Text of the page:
It is a very special university not minding the age; we are in 200 levels; that’s two years of operation. We got approval in November 2016. Coal City University is an outcome of a group of great thinkers, those who deal with critical and creative thinking that came up with the idea of Coal City University and as the name goes, we are seriously going into specialty like doing clean coal research in the university; that is being developed now. Apart from normal programme, we want to delve into that and we’re so much involved as it were right now for the programme to come on stream. Coal City University is also another avenue to create what I call opportunity for self-expression because here, we use what is called andragogy to teach as against pedagogy. Andragogy is a system by which you let your students to come up with issues. If student asks question out of context, but the question cannot be out of context in an andragogical system; yet if it is in pedagogy once you ask that question and it is not within the discourse area, maybe the teacher will tell you no; it is out of context; it is not a good question, it is a stupid question. The issue then is what’s right and what’s wrong as it were? Andragogy provides opportunities for students to bring up issues; lecturers here are like midwives as opposed to baby nurse. Baby nursing is if a child is supposed to eat by 12 O’clock whether that baby needs it or not; she feeds it; whether the food is palatable or not; she decides when to get the baby to eat. But a midwife is simply to create a conducive ambience for activity to take place; like a midwife helping a pregnant woman on labour to deliver her baby; the woman delivers her baby naturally but the job of the midwife is to create a conducive ambiance that the woman can deliver what she has. So, all those lecturers that are using andragogy are simply the facilitators and that is what we do in Coal City University.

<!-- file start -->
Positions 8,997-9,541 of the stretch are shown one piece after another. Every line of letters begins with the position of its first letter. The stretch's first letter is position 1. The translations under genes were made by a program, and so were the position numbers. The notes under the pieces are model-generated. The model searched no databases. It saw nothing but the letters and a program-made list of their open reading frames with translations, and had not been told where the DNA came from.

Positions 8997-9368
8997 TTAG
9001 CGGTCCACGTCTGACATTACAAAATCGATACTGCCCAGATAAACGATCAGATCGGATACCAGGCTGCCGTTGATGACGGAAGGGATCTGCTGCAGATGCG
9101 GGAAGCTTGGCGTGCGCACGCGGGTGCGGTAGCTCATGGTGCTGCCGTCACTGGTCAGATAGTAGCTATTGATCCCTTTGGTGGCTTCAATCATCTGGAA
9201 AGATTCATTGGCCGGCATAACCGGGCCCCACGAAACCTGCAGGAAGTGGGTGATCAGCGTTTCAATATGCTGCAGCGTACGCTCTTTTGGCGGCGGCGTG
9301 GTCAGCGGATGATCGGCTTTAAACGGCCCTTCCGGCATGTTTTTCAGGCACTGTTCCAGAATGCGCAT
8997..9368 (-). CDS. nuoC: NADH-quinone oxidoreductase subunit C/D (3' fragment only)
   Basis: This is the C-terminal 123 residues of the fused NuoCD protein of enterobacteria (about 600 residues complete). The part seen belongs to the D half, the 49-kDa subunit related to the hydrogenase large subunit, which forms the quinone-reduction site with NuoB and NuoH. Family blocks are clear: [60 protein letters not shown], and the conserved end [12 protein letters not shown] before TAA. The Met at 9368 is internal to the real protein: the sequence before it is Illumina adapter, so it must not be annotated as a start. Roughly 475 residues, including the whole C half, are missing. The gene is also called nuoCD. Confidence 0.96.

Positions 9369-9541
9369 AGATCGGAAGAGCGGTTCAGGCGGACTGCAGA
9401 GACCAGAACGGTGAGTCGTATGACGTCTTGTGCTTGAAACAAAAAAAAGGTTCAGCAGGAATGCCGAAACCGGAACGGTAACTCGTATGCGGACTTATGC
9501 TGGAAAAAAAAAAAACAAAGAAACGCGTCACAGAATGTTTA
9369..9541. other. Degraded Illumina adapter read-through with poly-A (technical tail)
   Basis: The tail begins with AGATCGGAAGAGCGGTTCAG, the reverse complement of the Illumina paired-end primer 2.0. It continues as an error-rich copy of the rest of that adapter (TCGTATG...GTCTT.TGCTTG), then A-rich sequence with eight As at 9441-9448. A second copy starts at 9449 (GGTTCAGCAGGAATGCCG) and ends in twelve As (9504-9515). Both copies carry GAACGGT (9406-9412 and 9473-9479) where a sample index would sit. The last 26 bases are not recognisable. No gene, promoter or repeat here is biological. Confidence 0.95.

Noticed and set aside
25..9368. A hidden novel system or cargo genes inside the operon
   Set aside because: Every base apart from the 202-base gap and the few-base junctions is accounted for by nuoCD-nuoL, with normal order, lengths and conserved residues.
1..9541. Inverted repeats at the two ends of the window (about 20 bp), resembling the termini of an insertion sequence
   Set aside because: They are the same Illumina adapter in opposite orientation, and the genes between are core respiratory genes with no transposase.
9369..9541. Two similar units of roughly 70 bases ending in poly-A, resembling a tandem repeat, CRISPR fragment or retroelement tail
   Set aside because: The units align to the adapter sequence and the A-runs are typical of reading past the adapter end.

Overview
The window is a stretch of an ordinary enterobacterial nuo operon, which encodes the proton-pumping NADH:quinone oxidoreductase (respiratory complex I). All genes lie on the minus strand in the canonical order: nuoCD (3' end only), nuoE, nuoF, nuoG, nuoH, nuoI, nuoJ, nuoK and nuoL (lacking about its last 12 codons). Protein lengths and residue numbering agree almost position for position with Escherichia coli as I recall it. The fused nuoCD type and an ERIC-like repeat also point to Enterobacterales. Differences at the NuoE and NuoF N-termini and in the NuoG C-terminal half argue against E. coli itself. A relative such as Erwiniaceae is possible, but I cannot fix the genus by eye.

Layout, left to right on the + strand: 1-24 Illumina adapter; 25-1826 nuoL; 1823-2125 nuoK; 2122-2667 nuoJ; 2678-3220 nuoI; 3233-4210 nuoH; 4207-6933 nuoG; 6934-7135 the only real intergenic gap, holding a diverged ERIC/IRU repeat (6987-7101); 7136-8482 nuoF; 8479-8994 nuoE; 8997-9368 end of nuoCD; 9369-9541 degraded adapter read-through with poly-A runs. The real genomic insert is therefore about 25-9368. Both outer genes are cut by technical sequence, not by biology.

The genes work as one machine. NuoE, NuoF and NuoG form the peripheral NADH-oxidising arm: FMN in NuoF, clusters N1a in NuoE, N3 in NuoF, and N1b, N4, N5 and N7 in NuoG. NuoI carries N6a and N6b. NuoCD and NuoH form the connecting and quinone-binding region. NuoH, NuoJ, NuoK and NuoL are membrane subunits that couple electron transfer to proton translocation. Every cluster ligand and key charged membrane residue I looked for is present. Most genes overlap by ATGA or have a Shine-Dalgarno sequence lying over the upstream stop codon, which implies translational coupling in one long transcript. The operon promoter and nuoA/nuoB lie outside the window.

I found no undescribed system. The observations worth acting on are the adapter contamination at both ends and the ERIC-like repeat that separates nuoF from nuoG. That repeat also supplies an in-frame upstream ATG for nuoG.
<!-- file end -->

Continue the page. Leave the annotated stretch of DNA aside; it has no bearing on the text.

How soon is the clean coal research taking off and do you have any grants for that?
Well, we have not got grants from any source but we are using what we have to make a difference. Recall that the university has former Minister of Power, Prof Chinedu Nebo as Pro-chancellor. So we’re focusing on the area to make the abundant coal deposit in Enugu that gave it the sobriquet of “Coal City”, environmentally acceptable. We want to make a statement in this direction and invariably help humanity especially in tackling the nation’s energy need. This would be our contribution in diversifying the nation’s energy sources to ensure steady growth of the economy. We are aware of government’s efforts in driving research on the development of renewable energy like solar energy, wind energy, bio energy and small hydro power. For us, we want to see how coal can be more acceptable to the environment because of its low sulphur. We are interested in carrying further research so that ultimately we start using it as a major source of energy.
Don’t you think that private universities are rather too expensive in Nigeria?
Agreed that education is not cheap but the fact remains that one of the problems today is that many of the private universities we have are profit-driven, yet we get all manner of output. We know that it’s not easy, but at Coal City University, we are committed to offering quality education; world class programmes at affordable cost. Our driving force is not just profit; that’s why with all these I’ve said; you might be surprised to hear that our fees in a session is less than N200,000. We made it affordable so that all classes of people are here.